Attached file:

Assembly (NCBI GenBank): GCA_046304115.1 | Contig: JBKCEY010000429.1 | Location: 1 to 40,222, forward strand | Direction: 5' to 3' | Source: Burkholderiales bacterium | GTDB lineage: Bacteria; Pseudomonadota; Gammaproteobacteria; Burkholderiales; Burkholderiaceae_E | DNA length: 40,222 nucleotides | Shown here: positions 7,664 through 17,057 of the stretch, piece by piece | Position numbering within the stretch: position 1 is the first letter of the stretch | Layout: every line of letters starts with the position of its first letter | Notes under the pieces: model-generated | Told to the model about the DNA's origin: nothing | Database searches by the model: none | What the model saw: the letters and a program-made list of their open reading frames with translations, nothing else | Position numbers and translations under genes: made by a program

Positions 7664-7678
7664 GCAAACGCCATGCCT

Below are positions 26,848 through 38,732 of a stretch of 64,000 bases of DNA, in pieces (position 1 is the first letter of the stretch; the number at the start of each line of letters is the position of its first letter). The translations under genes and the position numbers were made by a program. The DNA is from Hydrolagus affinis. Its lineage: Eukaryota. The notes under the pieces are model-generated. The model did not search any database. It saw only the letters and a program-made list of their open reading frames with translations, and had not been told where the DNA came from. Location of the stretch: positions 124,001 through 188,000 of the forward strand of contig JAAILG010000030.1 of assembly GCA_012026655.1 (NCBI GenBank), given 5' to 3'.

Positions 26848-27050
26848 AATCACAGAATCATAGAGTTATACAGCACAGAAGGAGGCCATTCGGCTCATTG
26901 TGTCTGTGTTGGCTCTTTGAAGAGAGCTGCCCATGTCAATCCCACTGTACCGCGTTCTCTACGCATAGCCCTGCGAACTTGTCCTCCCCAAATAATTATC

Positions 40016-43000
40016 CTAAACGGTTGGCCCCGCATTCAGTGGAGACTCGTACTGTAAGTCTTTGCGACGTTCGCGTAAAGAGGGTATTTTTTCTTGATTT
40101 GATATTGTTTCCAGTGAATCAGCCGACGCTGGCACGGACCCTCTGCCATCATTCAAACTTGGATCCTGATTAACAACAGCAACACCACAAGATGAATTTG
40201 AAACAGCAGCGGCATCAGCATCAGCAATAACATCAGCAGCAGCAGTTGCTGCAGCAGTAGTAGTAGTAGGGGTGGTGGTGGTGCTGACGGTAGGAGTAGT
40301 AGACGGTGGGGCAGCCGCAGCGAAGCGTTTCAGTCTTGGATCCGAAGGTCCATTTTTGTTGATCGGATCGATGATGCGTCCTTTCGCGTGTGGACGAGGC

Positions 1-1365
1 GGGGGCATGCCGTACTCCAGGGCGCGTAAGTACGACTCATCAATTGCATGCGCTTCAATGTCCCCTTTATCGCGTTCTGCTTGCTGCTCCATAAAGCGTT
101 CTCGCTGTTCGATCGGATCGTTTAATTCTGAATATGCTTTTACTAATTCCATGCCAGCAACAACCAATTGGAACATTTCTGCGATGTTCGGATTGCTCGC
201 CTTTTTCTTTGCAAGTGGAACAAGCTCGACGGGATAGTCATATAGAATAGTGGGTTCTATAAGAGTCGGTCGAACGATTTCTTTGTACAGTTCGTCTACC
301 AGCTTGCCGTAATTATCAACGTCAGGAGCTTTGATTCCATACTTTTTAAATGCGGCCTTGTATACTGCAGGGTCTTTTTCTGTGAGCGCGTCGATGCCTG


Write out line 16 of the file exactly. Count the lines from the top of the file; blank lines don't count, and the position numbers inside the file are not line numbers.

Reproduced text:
201 CTTTTTCTTTGCAAGTGGAACAAGCTCGACGGGATAGTCATATAGAATAGTGGGTTCTATAAGAGTCGGTCGAACGATTTCTTTGTACAGTTCGTCTACC